Finally, Armstrong and Moulitsas examine how the Democratic Party has failed to nurture the young for its own future. For some reason, Democrats have long believed that, at the lower level, involvement in party politics should be for love, not money. This attitude has allowed for continued criticism of both Armstrong and Moulitsas, for example, who make their livings as populist advocates, some people sneering at them for having "sold out." Given the old leftist predilections of much of the Democratic Party, it is hard to avoid suspicions of people who do things for money — and I must admit to having fallen for those concerning this book. In Crashing the Gate, however, Armstrong and Moulitsas make the case quite well that this attitude, like so many others held by many Democrats, is counterproductive. If, for example, interns are not paid (or are paid minimally), then only the rich can afford to be interns, effectively keeping the Democratic Party's base from the initial involvement from which party leaders are often drawn. This lack of funding leads to a top-down leadership, for the base is unable to provide its real representatives with the experience and financial security necessary for effective involvement on a national level.
Similarly, the Democrats do not nurture the scholars who can eventually provide the party with concrete proposals addressing issues of the day and the strategies for implementing them — certainly not at the rate the Republicans do. The Democratic Party expects people to help it out on their own dimes, rarely providing the sort of support for research and publication that has become commonplace on the right.
Surprisingly, this book does not concentrate on a specific agenda, on what should be done to change the Democratic Party — and that's to its credit. The authors apparently realize that they, too, would be guilty of top-down leadership were they to lay out a blueprint for others to follow. Nor do they concentrate overly on the impact of the Internet on politics and political fundraising, though the issue certainly is covered in the book. They see the "netroots" (to use Armstrong's phrase) as part of a real grassroots, and believe that both should be nurtured and listened to by the national party. Though they certainly do respect the power of the web, the online world is only a part of their discussion.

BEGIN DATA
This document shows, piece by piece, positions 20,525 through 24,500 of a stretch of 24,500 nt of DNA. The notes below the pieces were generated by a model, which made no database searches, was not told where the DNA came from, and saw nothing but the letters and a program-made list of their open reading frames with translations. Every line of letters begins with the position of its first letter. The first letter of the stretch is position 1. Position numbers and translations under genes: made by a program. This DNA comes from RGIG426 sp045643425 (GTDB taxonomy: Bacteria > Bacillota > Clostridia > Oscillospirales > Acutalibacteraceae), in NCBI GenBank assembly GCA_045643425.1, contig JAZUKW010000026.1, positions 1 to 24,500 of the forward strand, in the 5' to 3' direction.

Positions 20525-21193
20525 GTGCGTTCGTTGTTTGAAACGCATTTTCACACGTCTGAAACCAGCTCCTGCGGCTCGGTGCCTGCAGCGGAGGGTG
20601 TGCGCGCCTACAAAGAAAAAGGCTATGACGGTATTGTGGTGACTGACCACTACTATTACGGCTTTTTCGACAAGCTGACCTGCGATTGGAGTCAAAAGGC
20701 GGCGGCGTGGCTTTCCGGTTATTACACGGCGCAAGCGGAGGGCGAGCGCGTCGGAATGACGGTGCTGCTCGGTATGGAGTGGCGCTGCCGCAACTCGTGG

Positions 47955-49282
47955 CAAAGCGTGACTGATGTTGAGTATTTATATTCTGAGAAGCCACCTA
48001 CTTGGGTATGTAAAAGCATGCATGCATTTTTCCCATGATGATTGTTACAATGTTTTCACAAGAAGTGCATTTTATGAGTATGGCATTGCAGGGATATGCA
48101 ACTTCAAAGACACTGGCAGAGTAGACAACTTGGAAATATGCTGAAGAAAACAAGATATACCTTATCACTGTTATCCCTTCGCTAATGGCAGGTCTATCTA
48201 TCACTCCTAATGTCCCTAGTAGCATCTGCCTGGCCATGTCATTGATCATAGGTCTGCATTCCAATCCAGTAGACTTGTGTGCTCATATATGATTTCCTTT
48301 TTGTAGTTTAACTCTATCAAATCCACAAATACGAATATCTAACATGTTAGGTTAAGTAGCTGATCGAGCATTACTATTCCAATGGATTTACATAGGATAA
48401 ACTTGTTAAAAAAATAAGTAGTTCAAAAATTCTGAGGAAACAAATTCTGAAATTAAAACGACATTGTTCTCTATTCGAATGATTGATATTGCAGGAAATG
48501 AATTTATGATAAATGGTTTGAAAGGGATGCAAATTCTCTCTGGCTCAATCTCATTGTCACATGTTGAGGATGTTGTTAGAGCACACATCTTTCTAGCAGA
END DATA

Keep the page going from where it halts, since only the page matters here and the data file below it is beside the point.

Armstrong and Moulitsas hint at an agenda that is inherent in their descriptions of the problems the Democratic Party faces from within. The solutions, they believe, will come from recognition of these problems. Too few reasons to support the party as a whole? Then look at the governance, side by side, of Republicans and Democrats: The differences are clear. Too much issue advocacy breaking apart the party? Then find ways for people to contribute without feeling they are supporting those whose views are too different — as was done successfully in Colorado. Too much control from Washington? Then refuse the largess of the national party. Too few young people rising from the grassroots to positions of party power? Then develop a means of funding them as they grow in experience.
Armstrong and Moulitsas believe that the movement to solve the problems of the party by instituting these solutions is already well under way, sparked by progressive activists all over the country, on the web and off. As they say at the end of the book, this is a "leaderless" movement, one that they are simply describing. And they demur from taking on strategic leadership positions themselves, fearing that might endanger the very movement they are recognizing with the writing of this book.
So this isn't a book that tells people what to do, but one that points out problems and describes what is actually being done to solve them. There is little new here, little that many of us haven't been feeling and seeing for quite some time now. But this is a book of clarity, unclouding the muddied thoughts that keep people like me from speaking forcefully to the people hijacking things like that `Support Cindy' rally for their own agendas. It may be "by" Armstrong and Moulitsas, but this is "about" all of us in the contemporary progressive movement, presenting what many of us are already doing in plain, unvarnished language and offering itself as a platform for further discussion and greater, more effective activism.
As such a nexus, this "simple" book may be one of the most important that has come out of the progressive movement in over a decade.
I hope it will prove to be so.
ePluribus Contributors: standingup, stoy, Cho, BeverlyinNH, JeninRI and reddan